Our hips gyrated from side to side then forward and back. Metal ski poles clanked raucously in the cold air at 9,000 feet. Lizzie’s recorder intermittently squealed like a wounded Pika. We sang out lyrics of a song from the movie Dumb and Dumber. One of us yelling “mock” while another came in on beat with a “ing” and me ending by yelling “yeah.” We went on like this till the music was over, then we broke out in frenzied “freestyle” dance. We were in our element, exhilarated and uninhibited in the embrace of Mother Earth. Her mountains curtained out in front of us as we bent over laughing at the conclusion of the outburst. As if embarrassed by our antics the landscape blushed in soft pink and orange morning light, wrapping us in the life force of undeniable beauty. For the three of us this was home.
Katie Gill, Lizzie Gill and I grew up in Bozeman Montana and have spent our lives exploring the western woods, deserts, rivers and mountains. Our parents are close friends and shared the commitment to immerse us kids in backcountry adventure. Spring hikes in Utah canyon country, summer river trips in Montana, winter ski adventures to Forest Service cabins. Since birth we had shared campsites, raging storms, whitewater rapids and desert sunsets. By doing so, our parents passed on their love, passion, and drive for wild country. Now, on our own, we carry that torch forward with wild abandon. There is an unspoken comfort between us, a childlike happiness in the outdoors. It’s a rare and precious friendship. Many of us who have the drive to explore the harsh, rewarding depths of wild country seek out this kind of companionship. We search for partners who we completely trust, fully support, and who are driven by similar goals and values. It is doubly hard to find such friendships as a female in the male dominated outdoor world. So, when you’re lucky enough to find wild soul mates you hold them close.
In early winter last year Katie, Lizzie and I poured over maps plotting our next adventure. This Idaho, Sawtooth Mountain trip was a Plan B. We decided to switch routes last minute due to a lack of snow, dubious avalanche conditions and a poor weather outlook. Our plan B granted us several less consequential options. The spring is usually a great time for extended ski trips in the mountains. The weather is pleasant enough that winter camping is reasonably comfortable. Daylight grants more hours for travel. Avalanche conditions generally dissipate allowing us to move through steeper terrain with less worry.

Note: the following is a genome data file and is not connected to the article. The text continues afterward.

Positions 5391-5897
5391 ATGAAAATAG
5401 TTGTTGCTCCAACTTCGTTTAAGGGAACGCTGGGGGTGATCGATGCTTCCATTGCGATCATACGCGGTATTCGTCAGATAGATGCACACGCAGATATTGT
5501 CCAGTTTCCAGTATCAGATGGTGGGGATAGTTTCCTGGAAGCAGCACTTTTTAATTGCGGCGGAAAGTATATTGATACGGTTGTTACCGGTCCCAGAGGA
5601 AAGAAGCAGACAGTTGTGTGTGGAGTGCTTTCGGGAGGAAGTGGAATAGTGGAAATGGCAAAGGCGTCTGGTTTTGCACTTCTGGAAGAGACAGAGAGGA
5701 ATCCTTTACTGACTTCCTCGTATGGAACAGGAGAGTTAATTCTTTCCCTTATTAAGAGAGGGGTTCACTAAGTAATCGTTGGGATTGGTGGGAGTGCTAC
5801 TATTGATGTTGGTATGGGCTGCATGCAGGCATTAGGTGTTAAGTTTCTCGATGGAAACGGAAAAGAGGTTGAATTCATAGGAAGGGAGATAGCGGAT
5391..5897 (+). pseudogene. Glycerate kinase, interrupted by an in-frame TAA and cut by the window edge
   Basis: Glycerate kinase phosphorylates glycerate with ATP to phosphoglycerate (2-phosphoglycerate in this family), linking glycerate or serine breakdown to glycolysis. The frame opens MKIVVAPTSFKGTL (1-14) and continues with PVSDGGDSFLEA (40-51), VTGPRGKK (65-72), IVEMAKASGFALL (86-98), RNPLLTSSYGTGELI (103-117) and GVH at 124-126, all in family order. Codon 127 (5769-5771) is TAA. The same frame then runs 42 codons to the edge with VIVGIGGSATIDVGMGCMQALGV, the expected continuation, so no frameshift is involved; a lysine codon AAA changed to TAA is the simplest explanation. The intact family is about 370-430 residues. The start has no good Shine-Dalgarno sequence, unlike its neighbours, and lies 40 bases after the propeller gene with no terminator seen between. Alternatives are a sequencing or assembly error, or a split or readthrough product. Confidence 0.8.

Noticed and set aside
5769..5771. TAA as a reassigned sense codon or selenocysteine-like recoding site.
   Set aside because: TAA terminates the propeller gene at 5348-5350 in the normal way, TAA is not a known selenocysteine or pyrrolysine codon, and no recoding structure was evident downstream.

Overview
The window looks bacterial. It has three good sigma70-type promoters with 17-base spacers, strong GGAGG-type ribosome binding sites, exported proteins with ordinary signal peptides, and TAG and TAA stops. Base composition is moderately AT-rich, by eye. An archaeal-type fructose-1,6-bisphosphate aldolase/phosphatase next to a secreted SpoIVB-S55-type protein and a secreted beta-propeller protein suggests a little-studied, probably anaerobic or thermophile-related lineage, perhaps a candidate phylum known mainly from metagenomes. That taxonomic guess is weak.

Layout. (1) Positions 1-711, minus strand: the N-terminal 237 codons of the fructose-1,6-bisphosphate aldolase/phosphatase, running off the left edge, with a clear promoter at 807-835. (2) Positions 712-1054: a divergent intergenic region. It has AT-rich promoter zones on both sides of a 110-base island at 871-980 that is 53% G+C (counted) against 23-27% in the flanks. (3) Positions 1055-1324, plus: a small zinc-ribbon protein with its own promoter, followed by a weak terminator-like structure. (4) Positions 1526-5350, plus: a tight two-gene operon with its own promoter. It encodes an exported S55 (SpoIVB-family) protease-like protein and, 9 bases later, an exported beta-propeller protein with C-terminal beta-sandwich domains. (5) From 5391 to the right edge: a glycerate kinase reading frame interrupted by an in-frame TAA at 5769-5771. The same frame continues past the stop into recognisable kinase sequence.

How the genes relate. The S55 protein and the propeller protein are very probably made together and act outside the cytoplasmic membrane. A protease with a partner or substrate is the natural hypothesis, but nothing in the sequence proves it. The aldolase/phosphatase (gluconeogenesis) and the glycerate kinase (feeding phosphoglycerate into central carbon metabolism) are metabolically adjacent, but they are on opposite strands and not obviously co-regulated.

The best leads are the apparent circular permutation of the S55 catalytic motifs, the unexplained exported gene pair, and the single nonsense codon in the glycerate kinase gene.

This year was different. The avalanche conditions were not dissipating as they normally do. The solid freezes that we were relying on for safe passage weren’t happening and the “no thank you” layer that had lurked near the ground and haunted us all winter continued to persist. Following our new route, the first day of our trip brought us into the depths of the Sawtooths without skiing through much avalanche terrain. Day Two had the most consequential slopes and although we had decent options if we weren’t granted a freeze, we wanted to take the steeper, more exposed route which would lead us into more remote terrain with several exciting ski descents. We went to bed that first night hoping for a hard freeze. I crawled out of the wet cold tent around 4 am the next morning onto a soft, lightly crunchy surface. “Well, it barley froze last night,” I exclaimed, disappointment in my early morning voice. The decision was made. We would not be taking the longer and more exposed route. In this moment I thought about how much I admire my female partners and how we could come to this logical decision without unnecessary bravado.
Despite the setback, we were happy for our early morning, and it wasn’t getting any colder. We headed up toward the saddle that sat just above camp. This was our safest exit option. Although it was a short climb it was steep enough to potentially slide and we didn’t trust the snow pack. We moved slowly, one at a time, watching each other, alert and ready to react. Our ski crampons scratched at the snow surface with each step, etching our way across and up the slope. The tension was high. We didn’t say much, but we all knew that these conditions were what we feared. Slowly and cautiously we made our way to the saddle. In our triumph and relief, we decided that it was only appropriate that we celebrate with some stellar dance and song. We looked out at the sparkling Sawtooths, her folds and ridges carried the peaks on her strong back. Gathering ourselves after our dance party and vocal performance we prepared to descend down a large tube into the valley and Imogene Lake below.